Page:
...   {name: "William Shakespeare"},
...   {name: "Steven King"},
...   {name: "J.K. Rowling"},
... ]
... )
BulkWriteResult({
    "writeErrors" : [ ],
    "writeConcernErrors" : [ ],
    "nInserted" : 4,
    "nUpserted" : 0,
    "nMatched" : 0,
    "nModified" : 0,
    "nRemoved" : 0,
    "upserted" : [ ]

The result shows that we bulk inserted four documents successfully into the collection.

Other options to insert are insertOne() and insertMany() which you will likely be using more often. As their method names suggest, once is to add a single document while the other is to add multiple documents.

> db.books.insertOne({title: "Jane Eyre", genre: "fiction"})
{
    "acknowledged" : true,
    "insertedId" : ObjectId("5d676c3ccaacec22eec01cf8")
}



> db.books.insertMany(
... [
...   {title: "To Kill a Mockingbird", genre: "fiction"},
...   {title: "The Shining", genre: "horror"},
...   {title: "The Princess Bride", genre: "romance"},
... ]
... )
{
    "acknowledged" : true,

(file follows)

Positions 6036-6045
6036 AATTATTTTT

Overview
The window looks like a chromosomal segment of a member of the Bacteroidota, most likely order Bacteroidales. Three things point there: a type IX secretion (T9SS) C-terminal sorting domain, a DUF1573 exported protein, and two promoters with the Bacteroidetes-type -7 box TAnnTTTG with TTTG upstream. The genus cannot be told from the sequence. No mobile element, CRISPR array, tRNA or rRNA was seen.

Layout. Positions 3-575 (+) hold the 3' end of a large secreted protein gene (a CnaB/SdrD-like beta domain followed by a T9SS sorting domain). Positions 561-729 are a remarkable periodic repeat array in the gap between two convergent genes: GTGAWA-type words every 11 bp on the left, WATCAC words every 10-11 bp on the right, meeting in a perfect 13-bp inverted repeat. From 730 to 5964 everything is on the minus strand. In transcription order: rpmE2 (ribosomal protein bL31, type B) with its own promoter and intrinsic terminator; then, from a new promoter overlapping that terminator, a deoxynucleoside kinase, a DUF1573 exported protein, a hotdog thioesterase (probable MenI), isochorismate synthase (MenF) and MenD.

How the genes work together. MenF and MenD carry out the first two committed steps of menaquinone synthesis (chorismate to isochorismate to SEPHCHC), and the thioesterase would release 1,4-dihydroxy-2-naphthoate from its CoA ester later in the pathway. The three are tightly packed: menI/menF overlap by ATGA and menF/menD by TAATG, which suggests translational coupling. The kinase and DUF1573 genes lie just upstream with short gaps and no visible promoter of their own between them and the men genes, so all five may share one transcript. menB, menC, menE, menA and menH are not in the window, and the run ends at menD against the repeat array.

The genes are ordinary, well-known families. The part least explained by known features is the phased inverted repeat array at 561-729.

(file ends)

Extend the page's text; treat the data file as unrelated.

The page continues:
"insertedIds" : [
        ObjectId("5d676d14caacec22eec01cf9"),
        ObjectId("5d676d14caacec22eec01cfa"),
        ObjectId("5d676d14caacec22eec01cfb")
    ]
}

It is important to know that even though insert() does both single and multiple documents, this is typically only used when writing in the mongo shell. In fact, this method is deprecated in the major driver. So be sure and use the insertOne() and insertMany() when writing your applications.

Querying a Collection

To display collection records, simply use the find() method to run a query to retrieve the document in a collection.

> db.books.find()
{ "_id" : ObjectId("5d676c3ccaacec22eec01cf8"), "title" : "Jane Eyre", "genre" : "fiction" }
{ "_id" : ObjectId("5d676d14caacec22eec01cf9"), "title" : "To Kill a Mockingbird", "genre" : "fiction" }
{ "_id" : ObjectId("5d676d14caacec22eec01cfa"), "title" : "The Shining", "genre" : "horror" }